9. Hannah Marie Helmes

    I found this post very interesting. I learned about the hypnagogic jerk (the falling feeling) in Psychology. I find lucid dreaming interesting. I want to learn more about it because I’ve heard of people that try to train themselves to lucid dream. I personally have had dreams where I could control them before so I am curious to learn why it might come natural to some while others need to “train” themselves to do it. You can even pay for lucid dreaming workshops! Check this out if you’re curious in learning more about it because there’s even and Institute for lucid dreaming.

  10. Yinghui Huang

    This article makes me think of the movie called Inception. I was so obsessed with this movie at that time. So this article impresses me a lot. I have read a few articles about how to control your dream. It seems a little strange and mysterious to me, so I haven’t tried yet. Someone suggests one of the best way to control your dream is to dream a lot. But it’s not acceptable for most of people to spend their whole life manage illusory dreams, right? Going back to the real life after dreaming must be quite hurtful.

  11. Michael Mandarino

    This blog post was really interesting and very well-written. I’ve always found dreams to be one of the most interesting thing an animal can do – lucid dreaming is even more interesting because it seems like you have total control over everything in the dream. It’s like you’re producing a mini movie in your sleep. Very well-done article.

  12. Matthew Jacobs-Womer

    I must say, this was an extremely well written blog post. You kept it very interesting, without being too wordy, and hit on a lot of good information. I was never aware that lucid dreaming could be that common; it would be fun to do. It is understandable how this is such a hard phenomena to test, making it a controversial subject. I think it would be very interesting and fun to have a lucid dream, so here is an article on ways you can induce lucid dreaming. (Not sure how legit any of these ways are)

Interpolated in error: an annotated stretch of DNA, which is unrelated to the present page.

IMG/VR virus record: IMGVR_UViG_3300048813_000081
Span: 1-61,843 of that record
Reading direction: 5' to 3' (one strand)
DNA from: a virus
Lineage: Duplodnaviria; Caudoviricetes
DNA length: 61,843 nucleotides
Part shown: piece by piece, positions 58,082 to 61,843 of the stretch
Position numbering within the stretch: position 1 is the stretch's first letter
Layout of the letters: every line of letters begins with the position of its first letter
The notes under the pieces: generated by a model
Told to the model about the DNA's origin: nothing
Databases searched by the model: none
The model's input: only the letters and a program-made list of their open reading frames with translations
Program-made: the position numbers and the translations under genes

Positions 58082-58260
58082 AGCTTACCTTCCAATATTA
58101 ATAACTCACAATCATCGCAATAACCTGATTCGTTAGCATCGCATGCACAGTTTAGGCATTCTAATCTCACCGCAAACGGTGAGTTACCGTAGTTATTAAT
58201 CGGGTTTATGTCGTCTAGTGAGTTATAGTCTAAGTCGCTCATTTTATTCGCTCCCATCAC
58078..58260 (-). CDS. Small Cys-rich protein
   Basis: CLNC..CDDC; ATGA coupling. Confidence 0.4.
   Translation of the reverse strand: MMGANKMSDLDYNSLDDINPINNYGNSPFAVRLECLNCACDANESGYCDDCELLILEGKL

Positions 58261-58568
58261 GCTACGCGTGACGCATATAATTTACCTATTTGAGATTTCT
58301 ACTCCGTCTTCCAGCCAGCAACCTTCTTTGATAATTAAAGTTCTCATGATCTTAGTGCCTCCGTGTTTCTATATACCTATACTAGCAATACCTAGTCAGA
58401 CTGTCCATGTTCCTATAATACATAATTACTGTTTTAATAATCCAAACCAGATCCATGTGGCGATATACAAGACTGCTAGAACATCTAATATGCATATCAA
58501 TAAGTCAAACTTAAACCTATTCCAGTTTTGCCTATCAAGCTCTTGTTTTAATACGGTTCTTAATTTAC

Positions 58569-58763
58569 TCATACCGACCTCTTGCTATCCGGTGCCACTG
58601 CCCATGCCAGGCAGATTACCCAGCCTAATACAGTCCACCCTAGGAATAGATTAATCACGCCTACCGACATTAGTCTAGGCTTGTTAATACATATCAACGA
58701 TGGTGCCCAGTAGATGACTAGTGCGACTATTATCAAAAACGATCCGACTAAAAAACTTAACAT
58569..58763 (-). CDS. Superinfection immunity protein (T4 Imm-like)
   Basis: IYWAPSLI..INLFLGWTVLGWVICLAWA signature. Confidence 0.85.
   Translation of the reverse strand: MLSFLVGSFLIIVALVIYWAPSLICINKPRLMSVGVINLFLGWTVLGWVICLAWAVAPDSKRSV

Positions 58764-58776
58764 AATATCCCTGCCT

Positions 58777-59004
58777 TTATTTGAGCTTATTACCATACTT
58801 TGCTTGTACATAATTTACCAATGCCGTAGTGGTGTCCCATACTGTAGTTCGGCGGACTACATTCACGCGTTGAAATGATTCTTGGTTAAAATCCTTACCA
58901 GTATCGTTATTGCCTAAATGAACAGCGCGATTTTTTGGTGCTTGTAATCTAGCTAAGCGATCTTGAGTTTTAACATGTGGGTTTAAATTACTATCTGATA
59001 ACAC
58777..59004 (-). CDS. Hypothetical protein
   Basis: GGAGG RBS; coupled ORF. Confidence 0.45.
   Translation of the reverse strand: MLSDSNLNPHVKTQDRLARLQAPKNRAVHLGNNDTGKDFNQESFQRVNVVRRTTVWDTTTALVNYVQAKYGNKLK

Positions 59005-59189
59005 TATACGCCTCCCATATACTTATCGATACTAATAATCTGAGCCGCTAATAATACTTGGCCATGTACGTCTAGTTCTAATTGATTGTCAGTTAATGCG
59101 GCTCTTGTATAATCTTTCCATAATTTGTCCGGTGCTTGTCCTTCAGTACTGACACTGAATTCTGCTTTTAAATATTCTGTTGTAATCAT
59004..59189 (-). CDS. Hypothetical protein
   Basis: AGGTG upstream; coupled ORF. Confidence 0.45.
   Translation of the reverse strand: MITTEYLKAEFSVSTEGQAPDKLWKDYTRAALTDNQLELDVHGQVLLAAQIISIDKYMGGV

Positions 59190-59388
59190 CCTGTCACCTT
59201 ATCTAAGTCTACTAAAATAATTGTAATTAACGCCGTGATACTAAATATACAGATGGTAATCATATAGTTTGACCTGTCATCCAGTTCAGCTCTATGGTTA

13. Joe Garrett

    I have always found lucid dreaming to be very fascinating. It seems amazing to be able to control your dream because you can make anything happen. My roommate last year said he could lucid dream fairly regularly and the way he described it I definitely believe it is possible and anyone is capable of doing it. Below is a video that explains the process of lucid dreaming and how you can do it.

  14. dms6679

    I loved reading this article because lucid dreaming has always intrigued me! I think you did a great job at explaining the phenomenon. I also found your mention of dream memory to be really interesting as well. Your post was very insightful, and thorough as you explained data!

  15. Francis Patrick Cotter

    Wow. I actually wrote something very similar to this discussing its relation to the movie inception. This article does a good job of providing data and explanation for lucid dreaming and dream memory. Another theory that you didn’t mention is the relation between video gamers and lucid dreaming. They put themselves in an alternate state of mind similar to a dream for so long that they can begin to control their own dreams.